Wednesday, March 15, 2023

Dorrington, forgotten deconstructed detective

Arthur Morrison is one of those forgotten authors who was a fairly big deal in their day. While he’s most famous for writing poverty novels, it’s his mystery work that I’ve actually looked at.

His most successful detective was Martin Hewitt, who can be best described as a blue collar Sherlock Holmes. He was even published in the Strand and illustrated by Sidney Paget, just like Holmes. According to my notes, I’ve read all the Martin Hewitt stories but I don't remember them at all.
What I do remember is another of Morrison’s detectives, Horace Dorrington. While he is the subject of an anthology, the Dorrington Deed-box, I came across one of the stories in a general  anthology. Which was possibly the best was to find Dorrington.

Because I went in assuming he was just another bland Holmes clone. So it was a shock when Dorrington turned out to be a complete scoundrel, a cheerful sociopath and a worse piece of work than the criminals he goes after. Which would have been obvious if I’d read the anthology since the first linked story clearly lays that out. But it was quite the twist to see him solve a case and immediately start blackmailing the crook.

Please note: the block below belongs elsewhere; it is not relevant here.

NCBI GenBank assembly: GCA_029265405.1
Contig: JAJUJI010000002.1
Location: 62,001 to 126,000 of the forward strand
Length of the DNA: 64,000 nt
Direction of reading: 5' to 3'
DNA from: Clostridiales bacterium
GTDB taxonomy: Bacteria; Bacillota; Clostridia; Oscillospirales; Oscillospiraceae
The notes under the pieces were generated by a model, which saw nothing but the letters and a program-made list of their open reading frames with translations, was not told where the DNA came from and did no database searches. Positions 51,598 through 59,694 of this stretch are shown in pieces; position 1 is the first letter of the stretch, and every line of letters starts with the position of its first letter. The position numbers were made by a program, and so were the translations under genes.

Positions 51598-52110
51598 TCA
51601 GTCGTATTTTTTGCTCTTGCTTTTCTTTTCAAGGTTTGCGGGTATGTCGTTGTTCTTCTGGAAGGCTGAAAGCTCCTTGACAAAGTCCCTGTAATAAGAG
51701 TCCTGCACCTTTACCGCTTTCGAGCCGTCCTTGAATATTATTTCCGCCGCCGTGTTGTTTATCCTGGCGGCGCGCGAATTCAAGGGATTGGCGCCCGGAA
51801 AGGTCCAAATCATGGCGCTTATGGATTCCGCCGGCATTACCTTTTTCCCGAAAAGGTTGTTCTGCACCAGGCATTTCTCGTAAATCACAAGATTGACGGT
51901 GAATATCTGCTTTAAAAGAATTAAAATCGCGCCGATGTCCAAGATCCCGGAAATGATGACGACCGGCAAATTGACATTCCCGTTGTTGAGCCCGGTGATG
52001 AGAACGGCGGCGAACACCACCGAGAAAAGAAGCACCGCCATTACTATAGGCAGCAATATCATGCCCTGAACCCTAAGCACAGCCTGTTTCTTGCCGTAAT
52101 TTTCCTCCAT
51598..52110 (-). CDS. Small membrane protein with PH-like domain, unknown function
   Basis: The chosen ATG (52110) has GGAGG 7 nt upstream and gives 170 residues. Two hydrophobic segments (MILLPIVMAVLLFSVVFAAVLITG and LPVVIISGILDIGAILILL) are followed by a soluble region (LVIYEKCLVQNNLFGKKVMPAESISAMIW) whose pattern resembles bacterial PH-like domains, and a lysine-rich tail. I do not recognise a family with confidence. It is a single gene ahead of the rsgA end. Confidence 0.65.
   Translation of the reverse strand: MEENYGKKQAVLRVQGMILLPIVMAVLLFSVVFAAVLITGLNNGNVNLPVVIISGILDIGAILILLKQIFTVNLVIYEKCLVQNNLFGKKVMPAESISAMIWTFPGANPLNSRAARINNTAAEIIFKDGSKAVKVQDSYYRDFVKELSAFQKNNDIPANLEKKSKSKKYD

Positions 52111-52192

And to make it clear, Dorrington isn’t an anti-hero who is willing to break the law and do nasty things  to make things right. No, he steals and lies and murders to line his own pockets. He is flat out villain protagonist. I don’t see even the most deconstructed Holmes uncovering a murderer and putting them on the payroll to kill for him.

Dorrington was quite ahead of his time and probably a testament to Morrison’s outlook on humanity. He also wasn’t apparently very successful since it looks like the book was never reprinted. 

So I don’t think Dorrington actually influenced later works because I’m assuming none of the Black Mask authors read it. And, as I already mentioned, hard boiled detectives can be flawed, misogynistic sociopaths but we are supposed to view them as the heroes we are supposed to empathize with. Dorrington is clearly a complete rotter.

Of course, it’s now freely Project Gutenberg ( and a couple of the stories were adapted by ITV in the 70s. The stories aren’t lost masterpieces. Even calling them diamonds in the rough might be a stretch. But the Dorrington Deed-box is a fascinating read.

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